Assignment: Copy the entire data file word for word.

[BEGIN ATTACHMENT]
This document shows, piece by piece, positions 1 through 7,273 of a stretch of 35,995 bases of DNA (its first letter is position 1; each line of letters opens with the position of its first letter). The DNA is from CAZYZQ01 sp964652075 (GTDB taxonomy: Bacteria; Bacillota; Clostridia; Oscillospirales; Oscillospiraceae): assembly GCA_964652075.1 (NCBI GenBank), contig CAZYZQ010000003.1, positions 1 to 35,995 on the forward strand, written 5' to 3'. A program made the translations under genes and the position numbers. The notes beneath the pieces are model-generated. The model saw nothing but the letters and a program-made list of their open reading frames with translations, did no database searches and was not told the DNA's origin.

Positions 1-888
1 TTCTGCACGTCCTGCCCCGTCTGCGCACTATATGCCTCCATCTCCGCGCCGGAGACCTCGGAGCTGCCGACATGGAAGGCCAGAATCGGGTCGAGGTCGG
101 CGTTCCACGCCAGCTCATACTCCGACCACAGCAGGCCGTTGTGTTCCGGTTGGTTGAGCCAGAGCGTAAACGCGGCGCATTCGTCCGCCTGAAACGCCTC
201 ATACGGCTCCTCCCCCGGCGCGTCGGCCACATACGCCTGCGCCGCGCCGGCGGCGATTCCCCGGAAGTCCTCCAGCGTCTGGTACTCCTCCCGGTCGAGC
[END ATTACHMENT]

This document shows, piece by piece, positions 1 through 7,273 of a stretch of 35,995 bases of DNA (its first letter is position 1; each line of letters opens with the position of its first letter). The DNA is from CAZYZQ01 sp964652075 (GTDB taxonomy: Bacteria; Bacillota; Clostridia; Oscillospirales; Oscillospiraceae): assembly GCA_964652075.1 (NCBI GenBank), contig CAZYZQ010000003.1, positions 1 to 35,995 on the forward strand, written 5' to 3'. A program made the translations under genes and the position numbers. The notes beneath the pieces are model-generated. The model saw nothing but the letters and a program-made list of their open reading frames with translations, did no database searches and was not told the DNA's origin.

Positions 1-888
1 TTCTGCACGTCCTGCCCCGTCTGCGCACTATATGCCTCCATCTCCGCGCCGGAGACCTCGGAGCTGCCGACATGGAAGGCCAGAATCGGGTCGAGGTCGG
101 CGTTCCACGCCAGCTCATACTCCGACCACAGCAGGCCGTTGTGTTCCGGTTGGTTGAGCCAGAGCGTAAACGCGGCGCATTCGTCCGCCTGAAACGCCTC
201 ATACGGCTCCTCCCCCGGCGCGTCGGCCACATACGCCTGCGCCGCGCCGGCGGCGATTCCCCGGAAGTCCTCCAGCGTCTGGTACTCCTCCCGGTCGAGC